“Bridging Divisions: Understanding Manipur’s 2023 violence, Great Ethnic Complexities and the Path to Lasting Peace”

manipur

Violent clashes broke out between Meitis and Kukis in Manipur’s Churchandpur on May 3, 2023, during the ‘Tribal Solidarity March’ called by the All Tribal Student’s Union of Manipur (ATSUM). It has now engulfed the entire state. The solidarity march was called to protest the High Court order directing the state government to recommend to the central government the inclusion of Meites in the ST category.

Manipur

About Manipur:

Manipur is a beautiful state surrounded by hill ranges and was rightly called the ‘Jewel of India’ by Pandit Jawaharlal Nehru. Known as ‘Kangaleipak’ or ‘Sanalipak’ (Golden Land) among its inhabitants, it has an area of 22,327 kmĀ² and is bounded by Nagaland to the north, Assam to the west, Mizoram to the southwest and Myanmar to the East and South-East. The valley is a plateau; Its height is about 2,600 feet above sea level. The hills and mountains of Manipur rise from the Himalayas, which form the northern border of India. The population of the state is 27.22 lakh (Census 2011).

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Manipur’s Demographics :

It is one of the eight North Eastern states (called ‘Ashta Lakshmi’ by PM Modi). Its capital Imphal is a valley which covers about 10% of the state territory and includes approx. 60% of the population and the rest 90% of the area are hilly. The people living in the valley are Meitis (60% of the population, of whom 40% are Hindu and 15% are Muslim called Pangal), and in the mountains are Kuki (24% of the population) and Naga (16% of the population). Meites are the dominant community in 40 of the 60 assembly seats.

Growth of Ethnic Identities :

  • Meitei: Before the arrival of Vaishnavism from Bengal, the people followed the original tribal culture. The Vaishnava movement of Bengal suddenly changes the socio-economic formation in the valley from tribalism to ethnicity. The threat posed by the Naga movement, poor governance, neglect on the part of the central government and identity crisis have been driving factors in the revival of Meitei nationalism.
  • Naga: Haipo Jadonang and Rani Gaidinliu led the Naga identity mainly in Manipur, who started the anti-British movement in 1931. At that time the Naga movement of Manipur was separate from Nagaland. Naga nationalism in Manipur became vocal and violent following stiff resistance from the Meiteis to the Naga group’s demand to merge the Naga-inhabited hills of Manipur into ‘Greater Nagalim’.
  • Kuki: In 11th century Manipur there are inscriptions suggesting Kuki. After 1845, the Kukis migrated to Manipur on a large scale. Mac Culloh, a British political agent in Manipur, settled them so that they would act as guards on the exposed frontiers. With the strengthening of the NSCN in the hills of Manipur since the 1980s and the demand for Naga integration, the demand for a Kuki homeland led to the formation of the Kuki National Organization (KNO) and its armed wing, the Kuki National Army (KNA), in 1988.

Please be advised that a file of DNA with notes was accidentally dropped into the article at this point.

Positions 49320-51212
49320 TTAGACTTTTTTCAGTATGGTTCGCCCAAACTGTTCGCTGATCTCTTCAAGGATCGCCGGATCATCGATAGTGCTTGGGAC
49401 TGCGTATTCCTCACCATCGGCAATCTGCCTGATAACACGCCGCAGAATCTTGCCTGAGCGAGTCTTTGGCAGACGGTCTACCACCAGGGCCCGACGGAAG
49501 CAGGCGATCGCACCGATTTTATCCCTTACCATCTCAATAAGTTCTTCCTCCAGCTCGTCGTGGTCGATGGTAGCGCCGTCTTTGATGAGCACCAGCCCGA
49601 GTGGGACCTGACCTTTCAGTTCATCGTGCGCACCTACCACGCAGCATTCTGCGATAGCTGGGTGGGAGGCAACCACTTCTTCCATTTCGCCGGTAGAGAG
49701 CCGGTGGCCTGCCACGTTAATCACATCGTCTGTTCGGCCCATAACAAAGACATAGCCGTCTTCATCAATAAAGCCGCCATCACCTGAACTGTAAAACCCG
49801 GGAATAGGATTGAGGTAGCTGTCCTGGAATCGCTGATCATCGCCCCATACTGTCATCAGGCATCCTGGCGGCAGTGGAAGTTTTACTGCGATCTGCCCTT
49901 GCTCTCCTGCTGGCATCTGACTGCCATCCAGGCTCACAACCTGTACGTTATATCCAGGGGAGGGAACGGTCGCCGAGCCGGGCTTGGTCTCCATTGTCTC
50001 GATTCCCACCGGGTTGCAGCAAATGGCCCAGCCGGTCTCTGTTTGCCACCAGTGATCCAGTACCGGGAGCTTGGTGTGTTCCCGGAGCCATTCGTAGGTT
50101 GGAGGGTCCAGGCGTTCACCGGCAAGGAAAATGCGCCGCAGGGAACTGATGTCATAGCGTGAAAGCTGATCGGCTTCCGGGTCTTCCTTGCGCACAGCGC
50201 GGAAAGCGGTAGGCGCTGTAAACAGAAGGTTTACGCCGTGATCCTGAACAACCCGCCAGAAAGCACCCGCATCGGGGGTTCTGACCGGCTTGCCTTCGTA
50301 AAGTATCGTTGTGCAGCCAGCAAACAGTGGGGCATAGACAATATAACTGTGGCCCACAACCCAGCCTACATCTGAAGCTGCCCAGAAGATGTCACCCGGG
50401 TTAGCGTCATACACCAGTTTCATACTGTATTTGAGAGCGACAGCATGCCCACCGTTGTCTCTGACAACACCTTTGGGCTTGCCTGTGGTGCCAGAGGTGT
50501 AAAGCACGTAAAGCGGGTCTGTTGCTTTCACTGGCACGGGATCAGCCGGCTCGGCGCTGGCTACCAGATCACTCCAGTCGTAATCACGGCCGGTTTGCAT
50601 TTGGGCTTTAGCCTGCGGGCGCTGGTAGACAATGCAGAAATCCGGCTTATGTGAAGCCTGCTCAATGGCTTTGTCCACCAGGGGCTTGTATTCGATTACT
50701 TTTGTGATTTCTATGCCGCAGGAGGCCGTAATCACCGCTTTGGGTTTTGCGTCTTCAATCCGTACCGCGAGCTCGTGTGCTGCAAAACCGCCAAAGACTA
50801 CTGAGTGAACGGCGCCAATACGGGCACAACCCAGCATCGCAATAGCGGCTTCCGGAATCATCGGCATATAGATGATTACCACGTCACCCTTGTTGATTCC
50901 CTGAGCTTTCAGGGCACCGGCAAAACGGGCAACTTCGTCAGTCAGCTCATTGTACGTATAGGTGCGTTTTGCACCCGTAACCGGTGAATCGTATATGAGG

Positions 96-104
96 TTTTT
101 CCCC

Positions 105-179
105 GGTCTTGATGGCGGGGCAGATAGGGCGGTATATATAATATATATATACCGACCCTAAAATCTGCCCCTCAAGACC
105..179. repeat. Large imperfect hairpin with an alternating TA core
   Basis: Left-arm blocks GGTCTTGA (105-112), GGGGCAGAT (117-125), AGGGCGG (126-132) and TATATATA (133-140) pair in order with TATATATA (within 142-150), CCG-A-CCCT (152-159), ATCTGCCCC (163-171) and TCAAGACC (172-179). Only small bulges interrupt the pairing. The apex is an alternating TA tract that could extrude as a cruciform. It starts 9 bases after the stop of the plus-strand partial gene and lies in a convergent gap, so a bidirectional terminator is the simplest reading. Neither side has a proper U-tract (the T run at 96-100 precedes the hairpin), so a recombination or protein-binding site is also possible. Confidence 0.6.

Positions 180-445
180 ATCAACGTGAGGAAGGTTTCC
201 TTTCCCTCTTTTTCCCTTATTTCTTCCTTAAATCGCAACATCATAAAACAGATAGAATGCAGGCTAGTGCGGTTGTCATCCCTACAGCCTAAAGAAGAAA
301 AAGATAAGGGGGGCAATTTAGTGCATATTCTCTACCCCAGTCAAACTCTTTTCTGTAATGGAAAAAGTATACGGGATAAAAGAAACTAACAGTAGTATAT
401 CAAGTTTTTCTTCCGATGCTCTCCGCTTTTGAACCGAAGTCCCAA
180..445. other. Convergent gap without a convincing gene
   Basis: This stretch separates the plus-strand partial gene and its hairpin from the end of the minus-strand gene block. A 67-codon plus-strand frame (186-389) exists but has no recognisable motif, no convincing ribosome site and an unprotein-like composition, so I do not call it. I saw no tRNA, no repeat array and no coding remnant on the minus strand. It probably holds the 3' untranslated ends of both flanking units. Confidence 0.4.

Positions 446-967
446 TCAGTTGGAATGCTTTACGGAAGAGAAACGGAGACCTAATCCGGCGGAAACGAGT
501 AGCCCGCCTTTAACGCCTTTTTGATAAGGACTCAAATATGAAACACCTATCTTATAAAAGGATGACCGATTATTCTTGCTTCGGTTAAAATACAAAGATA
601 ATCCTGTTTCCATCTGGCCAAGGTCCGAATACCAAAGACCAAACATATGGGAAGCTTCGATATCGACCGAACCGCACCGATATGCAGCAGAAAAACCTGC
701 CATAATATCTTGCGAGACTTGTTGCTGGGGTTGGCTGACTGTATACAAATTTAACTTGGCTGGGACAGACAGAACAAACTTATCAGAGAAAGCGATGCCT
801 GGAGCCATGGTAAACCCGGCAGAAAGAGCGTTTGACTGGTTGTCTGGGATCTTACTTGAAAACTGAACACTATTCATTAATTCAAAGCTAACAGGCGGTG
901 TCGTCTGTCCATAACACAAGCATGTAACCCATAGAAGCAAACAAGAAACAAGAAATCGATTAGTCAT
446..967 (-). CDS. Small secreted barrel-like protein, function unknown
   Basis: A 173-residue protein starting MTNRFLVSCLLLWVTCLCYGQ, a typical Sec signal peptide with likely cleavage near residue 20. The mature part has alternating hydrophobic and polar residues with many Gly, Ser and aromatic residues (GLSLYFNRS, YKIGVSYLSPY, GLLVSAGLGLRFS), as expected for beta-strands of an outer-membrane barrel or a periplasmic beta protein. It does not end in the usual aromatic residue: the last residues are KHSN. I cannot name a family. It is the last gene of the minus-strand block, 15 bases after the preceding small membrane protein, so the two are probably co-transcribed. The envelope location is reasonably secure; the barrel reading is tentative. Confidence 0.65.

• Pangal: Manipuri Muslims, or Pangals as they are commonly called, came to Manipur from Assam and Bengal in the beginning of the last century and settled in the alluvial plains of Imphal.

The Fault Lines :

  • Historical bias: Manipur was ruled by the Meitei kings. British and Meitei kings used cookies to avoid the attack of Nagas. Kuki is considered an outsider by both the Nagas and the Meitei. In its long history, there was not a single instance of communal rioting in the history of Manipur until December 1992, when riots broke out between Nagas and Kukis and continued till 1995.
  • Skeptic Political Representation: Meiteis dominate 40 of the state’s 60 assembly seats. The Kukis and Nagas feel marginalized in the decision-making process, which affects their culture and livelihood.
  • Non-inclusive development: The state government has focused its development programs and central development initiatives mainly in the valley, leaving the hilly areas demand.
  • Property Rights: This is one of the most debated issues. The Meitei can buy land only in the valley (it is 10% of the state area and shelters 60% of its population), not in the hilly areas, as they are reserve forests.
  • Ban on opium: Recently the state government banned opium in place of medicinal cannabis in reserve forests and started surveying it. This caused several Kukis to be evicted.
  • NRC demand: The Meitei people demand a National Register of Citizens (NRC) on the basis of the recently concluded Assam NRC. The Meiteis consider the Kukis to be outsiders and therefore tenants, not landlords.

Way Forward :

  • The Center should act as an honest broker and announce a transparent inquiry into the roots of the violence and fix accountability.
  • Civil society leaders, intellectuals from the state and other states should come forward to organize peace talks in all the affected districts.
  • The Center should hold tripartite talks with the state government and ethnic groups.
  • Sports facilities should be opened up and used as a bonding agent between communities (because all groups love Mary Kom).

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